Trump Official in Charge of Government Shutdown: It's 'Kind of Cool'

The government shut down at 12:01 am on Saturday morning. REUTERS/Larry Downing

The man in charge of shutting down the government said he only found out the task was part of his job description a day before doing the deed, and thought the duty—which furloughs hundreds of thousands of workers and costs the economy billions—is "kind of cool."

In an interview with conservative commentator Sean Hannity on Friday before the shutdown went into effect, Office of Management and Budget director Mick Mulvaney chatted about newly claimed importance.

"Obviously, I'm heavily involved in this, Sean, is that the Office of Management and Budget is charged with, you know, sort of implementing running a shutdown," he said, as first reported by Media Matters for America. "I found out for the first time last night that the person who technically shuts down the government down is me, which is kind of cool."

Mulvaney's definition of "cool" is unclear—during the last shutdown in 2013, 850,000 "non-essential" federal workers were told not to report to work over its 16 days. Both furloughed and non-furloughed staffers are unpaid, and although they are supposed to be paid retroactively, some employees still haven't received compensation for those days. National parks were also closed and gated off, losing about 700,000 visitors per day. Altogether, the shutdown cost the economy an estimated $24 billion.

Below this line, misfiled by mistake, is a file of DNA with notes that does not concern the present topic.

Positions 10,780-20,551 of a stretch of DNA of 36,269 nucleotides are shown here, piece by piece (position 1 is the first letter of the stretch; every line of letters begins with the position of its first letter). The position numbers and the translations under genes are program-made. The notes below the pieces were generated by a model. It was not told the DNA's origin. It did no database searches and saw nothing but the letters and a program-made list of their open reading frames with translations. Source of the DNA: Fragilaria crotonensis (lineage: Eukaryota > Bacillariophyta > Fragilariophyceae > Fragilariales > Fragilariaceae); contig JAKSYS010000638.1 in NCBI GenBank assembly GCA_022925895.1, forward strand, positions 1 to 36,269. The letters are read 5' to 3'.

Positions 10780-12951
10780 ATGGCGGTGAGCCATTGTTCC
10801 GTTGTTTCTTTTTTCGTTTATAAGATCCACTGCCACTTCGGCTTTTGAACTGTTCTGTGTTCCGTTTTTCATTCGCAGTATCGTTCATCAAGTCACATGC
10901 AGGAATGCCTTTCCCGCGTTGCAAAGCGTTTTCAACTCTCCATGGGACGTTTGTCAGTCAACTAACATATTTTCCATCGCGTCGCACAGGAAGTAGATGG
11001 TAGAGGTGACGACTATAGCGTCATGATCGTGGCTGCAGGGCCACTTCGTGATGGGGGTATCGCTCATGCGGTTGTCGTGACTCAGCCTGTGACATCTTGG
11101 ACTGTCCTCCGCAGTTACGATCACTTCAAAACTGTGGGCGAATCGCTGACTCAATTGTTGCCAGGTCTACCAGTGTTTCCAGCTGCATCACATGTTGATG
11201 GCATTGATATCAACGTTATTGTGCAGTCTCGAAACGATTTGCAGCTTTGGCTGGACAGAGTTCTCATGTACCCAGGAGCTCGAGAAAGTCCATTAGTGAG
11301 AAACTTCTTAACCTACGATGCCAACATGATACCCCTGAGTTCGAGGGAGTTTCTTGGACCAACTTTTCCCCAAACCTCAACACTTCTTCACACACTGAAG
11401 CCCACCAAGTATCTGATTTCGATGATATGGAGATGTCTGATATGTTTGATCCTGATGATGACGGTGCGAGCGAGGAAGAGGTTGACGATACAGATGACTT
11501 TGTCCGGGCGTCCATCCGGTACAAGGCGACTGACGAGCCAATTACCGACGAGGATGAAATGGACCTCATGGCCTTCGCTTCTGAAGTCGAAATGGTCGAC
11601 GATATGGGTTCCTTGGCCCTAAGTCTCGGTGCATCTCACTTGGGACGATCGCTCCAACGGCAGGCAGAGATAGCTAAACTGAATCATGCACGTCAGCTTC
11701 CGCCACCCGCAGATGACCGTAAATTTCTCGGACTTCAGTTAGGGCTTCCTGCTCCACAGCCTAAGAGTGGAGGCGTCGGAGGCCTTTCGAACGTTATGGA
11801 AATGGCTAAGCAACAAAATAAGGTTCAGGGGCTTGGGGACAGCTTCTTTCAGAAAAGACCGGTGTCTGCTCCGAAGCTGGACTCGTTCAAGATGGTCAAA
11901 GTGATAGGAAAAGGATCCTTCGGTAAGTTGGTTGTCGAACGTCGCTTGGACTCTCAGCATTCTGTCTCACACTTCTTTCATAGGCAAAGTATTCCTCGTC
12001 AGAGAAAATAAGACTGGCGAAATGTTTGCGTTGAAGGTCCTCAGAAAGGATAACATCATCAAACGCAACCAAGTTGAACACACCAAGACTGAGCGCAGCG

Although this may be the first shutdown that Mulvaney has ordered, it isn't the first time he has helped orchestrate one. In 2013, he played a prominent role in shuttering the government and voted to keep it going when lawmakers reached a deal to end it.

The shutdown came on the one-year anniversary of President Donald Trump's inauguration, as the Republican-controlled Congress failed to reach a deal to keep the government fully operational.

The dispute is centered on protections for undocumented migrants who arrived in the United States as children. Democrats want to ensure that 700,000 "dreamers" who arrived under the Deferred Action for Childhood Arrivals program are protected from deportations.

Trump, whose quest to build a wall on the U.S. and Mexico border was at the forefront of his campaign, rejected a bipartisan proposal last week and said he wanted to include any deal for dreamers in a larger package that accompanied funding for the wall and increased security along the border.